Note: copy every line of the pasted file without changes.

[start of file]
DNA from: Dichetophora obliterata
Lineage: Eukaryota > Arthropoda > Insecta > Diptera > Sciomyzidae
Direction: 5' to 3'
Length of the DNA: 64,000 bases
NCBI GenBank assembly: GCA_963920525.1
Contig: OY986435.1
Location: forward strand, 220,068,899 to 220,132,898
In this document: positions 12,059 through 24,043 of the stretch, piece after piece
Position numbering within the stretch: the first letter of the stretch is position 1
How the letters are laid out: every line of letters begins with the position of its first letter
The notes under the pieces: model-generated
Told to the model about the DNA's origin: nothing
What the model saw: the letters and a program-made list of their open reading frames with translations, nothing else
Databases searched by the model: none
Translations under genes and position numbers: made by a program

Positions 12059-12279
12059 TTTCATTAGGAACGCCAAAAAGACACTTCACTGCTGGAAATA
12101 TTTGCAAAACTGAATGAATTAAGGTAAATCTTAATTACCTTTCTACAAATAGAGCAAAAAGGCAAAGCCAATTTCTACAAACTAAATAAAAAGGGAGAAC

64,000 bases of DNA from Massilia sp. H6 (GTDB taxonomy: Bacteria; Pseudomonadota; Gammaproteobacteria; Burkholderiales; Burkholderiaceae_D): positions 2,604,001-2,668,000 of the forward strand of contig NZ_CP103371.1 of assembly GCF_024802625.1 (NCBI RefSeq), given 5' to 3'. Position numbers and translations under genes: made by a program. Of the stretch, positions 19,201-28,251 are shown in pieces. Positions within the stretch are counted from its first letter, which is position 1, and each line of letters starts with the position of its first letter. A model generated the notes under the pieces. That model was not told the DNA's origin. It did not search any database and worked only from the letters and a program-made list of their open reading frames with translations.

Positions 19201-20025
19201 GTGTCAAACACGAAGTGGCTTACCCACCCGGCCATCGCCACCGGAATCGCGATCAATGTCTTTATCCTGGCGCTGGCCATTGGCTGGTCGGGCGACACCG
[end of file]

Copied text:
DNA from: Dichetophora obliterata
Lineage: Eukaryota > Arthropoda > Insecta > Diptera > Sciomyzidae
Direction: 5' to 3'
Length of the DNA: 64,000 bases
NCBI GenBank assembly: GCA_963920525.1
Contig: OY986435.1
Location: forward strand, 220,068,899 to 220,132,898
In this document: positions 12,059 through 24,043 of the stretch, piece after piece
Position numbering within the stretch: the first letter of the stretch is position 1
How the letters are laid out: every line of letters begins with the position of its first letter
The notes under the pieces: model-generated
Told to the model about the DNA's origin: nothing
What the model saw: the letters and a program-made list of their open reading frames with translations, nothing else
Databases searched by the model: none
Translations under genes and position numbers: made by a program

Positions 12059-12279
12059 TTTCATTAGGAACGCCAAAAAGACACTTCACTGCTGGAAATA
12101 TTTGCAAAACTGAATGAATTAAGGTAAATCTTAATTACCTTTCTACAAATAGAGCAAAAAGGCAAAGCCAATTTCTACAAACTAAATAAAAAGGGAGAAC

64,000 bases of DNA from Massilia sp. H6 (GTDB taxonomy: Bacteria; Pseudomonadota; Gammaproteobacteria; Burkholderiales; Burkholderiaceae_D): positions 2,604,001-2,668,000 of the forward strand of contig NZ_CP103371.1 of assembly GCF_024802625.1 (NCBI RefSeq), given 5' to 3'. Position numbers and translations under genes: made by a program. Of the stretch, positions 19,201-28,251 are shown in pieces. Positions within the stretch are counted from its first letter, which is position 1, and each line of letters starts with the position of its first letter. A model generated the notes under the pieces. That model was not told the DNA's origin. It did not search any database and worked only from the letters and a program-made list of their open reading frames with translations.

Positions 19201-20025
19201 GTGTCAAACACGAAGTGGCTTACCCACCCGGCCATCGCCACCGGAATCGCGATCAATGTCTTTATCCTGGCGCTGGCCATTGGCTGGTCGGGCGACACCG